You may have heard of terms such as “knowledge work” or “knowledge economy.” These terms come from the phenomenon known as the digital revolution, which is transforming how we do things.
The digital revolution has turned a significant part of our day-to-day activities into data—and this data is available at our fingertips on mobile devices and in the cloud. Data and analytics are the currency of modern business and industry, and we need to look at our work in a new way: as an “ecosystem.”
The digital revolution demands that we rethink how we manage people in terms of knowledge—upskilling employees for the jobs they have now, reskilling them to take on different roles, or retraining them for entirely new jobs.
What is Upskilling?
Upskilling is a process that an employee goes through to acquire new knowledge and skills that will enhance his or her current job. It can mean learning new tasks, but it also may involve learning new technologies that are related to the worker’s occupation.
Upskilling employees is often necessary for both up-and-coming new talent and seasoned professionals. The latter may require skills refreshers, additional certifications, or higher degrees to position themselves for promotion.
What is Reskilling?
Reskilling is a process that resets an employee’s knowledge and skills so he or she can perform at higher levels—or acquire entirely new talents. It’s not just about acquiring new skills and knowledge for existing jobs—it can also include training employees to work in different capacities altogether, such as switching from software engineer to sales representative or moving from being an admin assistant to being a remote book.
Reskilling can take a variety of forms: formal training, on-the-job coaching, self-study with online courses or other resources, mentoring from company managers, and more.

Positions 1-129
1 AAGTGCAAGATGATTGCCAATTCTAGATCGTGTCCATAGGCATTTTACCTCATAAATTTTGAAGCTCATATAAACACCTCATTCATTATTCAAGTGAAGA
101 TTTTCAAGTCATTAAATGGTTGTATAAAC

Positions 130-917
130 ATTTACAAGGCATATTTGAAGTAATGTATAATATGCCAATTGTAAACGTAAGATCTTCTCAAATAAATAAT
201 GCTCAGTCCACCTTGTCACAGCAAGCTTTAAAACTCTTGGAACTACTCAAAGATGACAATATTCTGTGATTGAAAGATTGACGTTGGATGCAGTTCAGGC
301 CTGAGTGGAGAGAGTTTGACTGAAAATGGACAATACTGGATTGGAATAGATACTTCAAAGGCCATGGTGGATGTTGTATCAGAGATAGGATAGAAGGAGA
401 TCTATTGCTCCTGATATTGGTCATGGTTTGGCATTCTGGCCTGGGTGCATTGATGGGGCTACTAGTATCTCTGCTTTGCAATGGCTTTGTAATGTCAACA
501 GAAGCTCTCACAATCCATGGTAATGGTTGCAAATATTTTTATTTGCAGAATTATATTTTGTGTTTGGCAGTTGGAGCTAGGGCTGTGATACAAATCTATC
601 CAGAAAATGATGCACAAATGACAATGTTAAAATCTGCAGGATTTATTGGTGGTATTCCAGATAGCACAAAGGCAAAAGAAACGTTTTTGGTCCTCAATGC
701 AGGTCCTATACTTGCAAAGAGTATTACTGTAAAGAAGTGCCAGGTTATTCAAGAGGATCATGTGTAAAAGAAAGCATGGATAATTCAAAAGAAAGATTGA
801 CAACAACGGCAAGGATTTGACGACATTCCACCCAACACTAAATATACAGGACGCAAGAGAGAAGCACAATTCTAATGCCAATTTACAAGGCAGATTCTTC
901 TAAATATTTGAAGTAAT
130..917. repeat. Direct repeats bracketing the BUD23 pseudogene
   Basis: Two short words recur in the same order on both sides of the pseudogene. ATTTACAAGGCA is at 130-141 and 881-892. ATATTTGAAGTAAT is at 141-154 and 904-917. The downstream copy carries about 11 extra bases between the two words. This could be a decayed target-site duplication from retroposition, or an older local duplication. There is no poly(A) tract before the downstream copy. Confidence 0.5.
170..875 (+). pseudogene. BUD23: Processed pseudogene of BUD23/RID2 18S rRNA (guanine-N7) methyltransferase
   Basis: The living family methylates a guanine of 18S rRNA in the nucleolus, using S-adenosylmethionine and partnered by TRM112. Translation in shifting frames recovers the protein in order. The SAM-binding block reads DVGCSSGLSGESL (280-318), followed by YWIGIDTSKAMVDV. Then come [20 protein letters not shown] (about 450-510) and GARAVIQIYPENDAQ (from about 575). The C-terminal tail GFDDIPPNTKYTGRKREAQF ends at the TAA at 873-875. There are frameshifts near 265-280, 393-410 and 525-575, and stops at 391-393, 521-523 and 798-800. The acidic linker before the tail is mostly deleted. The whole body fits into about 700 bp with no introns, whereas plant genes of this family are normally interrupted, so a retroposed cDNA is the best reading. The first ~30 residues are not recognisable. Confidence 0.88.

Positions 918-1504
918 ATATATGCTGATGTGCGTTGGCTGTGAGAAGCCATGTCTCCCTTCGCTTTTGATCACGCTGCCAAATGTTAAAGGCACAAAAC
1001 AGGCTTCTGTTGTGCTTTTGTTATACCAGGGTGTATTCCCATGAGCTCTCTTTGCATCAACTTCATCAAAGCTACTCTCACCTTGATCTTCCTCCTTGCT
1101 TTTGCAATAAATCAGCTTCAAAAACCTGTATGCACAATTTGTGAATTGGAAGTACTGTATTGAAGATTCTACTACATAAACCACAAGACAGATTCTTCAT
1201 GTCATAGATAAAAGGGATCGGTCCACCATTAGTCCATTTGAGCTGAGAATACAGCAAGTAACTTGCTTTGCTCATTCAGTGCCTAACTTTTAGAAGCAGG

Developing a successful upskilling and reskilling program.
Upskilling and Reskilling is a critical part of cultivating a modern workplace because it allows workers to take on new tasks and work in different capacities. It’s also necessary for companies to evolve with the times. Reskilling helps employees stay ahead of the curve by learning new skills that they may grow into overtime, while upskilling keeps workers abreast of the newest technologies and tools to better perform their job.
Identify existing upskilling/ reskilling areas:
One way to fill skill gaps is by identifying areas where people lack expertise and then training them on what needs to be covered. Start by understanding your employees’ needs and wishes, as well as their professional interests and goals. Run feedback and surveys to collect more information and assess their skills independently. This will help you zero in on the skills that need to be upgraded or learned anew.
Decide: Upskilling or reskilling?